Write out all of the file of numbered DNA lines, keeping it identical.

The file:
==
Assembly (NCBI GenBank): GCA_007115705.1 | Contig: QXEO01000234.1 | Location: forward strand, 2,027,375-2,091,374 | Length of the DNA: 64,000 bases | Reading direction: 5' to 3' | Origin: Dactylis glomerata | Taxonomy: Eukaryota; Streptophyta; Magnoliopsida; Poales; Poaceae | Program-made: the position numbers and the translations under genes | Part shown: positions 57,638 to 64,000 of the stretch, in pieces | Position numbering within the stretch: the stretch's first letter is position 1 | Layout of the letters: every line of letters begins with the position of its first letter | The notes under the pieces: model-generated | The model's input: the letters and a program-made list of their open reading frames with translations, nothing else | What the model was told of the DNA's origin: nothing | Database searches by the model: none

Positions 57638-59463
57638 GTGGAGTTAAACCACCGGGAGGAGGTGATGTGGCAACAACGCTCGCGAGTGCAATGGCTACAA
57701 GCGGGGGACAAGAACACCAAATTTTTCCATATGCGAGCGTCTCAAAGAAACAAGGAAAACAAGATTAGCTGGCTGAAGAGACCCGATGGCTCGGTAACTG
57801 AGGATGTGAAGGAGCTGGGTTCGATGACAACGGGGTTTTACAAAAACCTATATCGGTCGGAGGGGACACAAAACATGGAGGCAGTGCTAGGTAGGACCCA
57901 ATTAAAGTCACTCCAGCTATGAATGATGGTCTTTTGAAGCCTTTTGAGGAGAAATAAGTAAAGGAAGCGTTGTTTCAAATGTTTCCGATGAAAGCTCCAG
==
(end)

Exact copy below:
Assembly (NCBI GenBank): GCA_007115705.1 | Contig: QXEO01000234.1 | Location: forward strand, 2,027,375-2,091,374 | Length of the DNA: 64,000 bases | Reading direction: 5' to 3' | Origin: Dactylis glomerata | Taxonomy: Eukaryota; Streptophyta; Magnoliopsida; Poales; Poaceae | Program-made: the position numbers and the translations under genes | Part shown: positions 57,638 to 64,000 of the stretch, in pieces | Position numbering within the stretch: the stretch's first letter is position 1 | Layout of the letters: every line of letters begins with the position of its first letter | The notes under the pieces: model-generated | The model's input: the letters and a program-made list of their open reading frames with translations, nothing else | What the model was told of the DNA's origin: nothing | Database searches by the model: none

Positions 57638-59463
57638 GTGGAGTTAAACCACCGGGAGGAGGTGATGTGGCAACAACGCTCGCGAGTGCAATGGCTACAA
57701 GCGGGGGACAAGAACACCAAATTTTTCCATATGCGAGCGTCTCAAAGAAACAAGGAAAACAAGATTAGCTGGCTGAAGAGACCCGATGGCTCGGTAACTG
57801 AGGATGTGAAGGAGCTGGGTTCGATGACAACGGGGTTTTACAAAAACCTATATCGGTCGGAGGGGACACAAAACATGGAGGCAGTGCTAGGTAGGACCCA
57901 ATTAAAGTCACTCCAGCTATGAATGATGGTCTTTTGAAGCCTTTTGAGGAGAAATAAGTAAAGGAAGCGTTGTTTCAAATGTTTCCGATGAAAGCTCCAG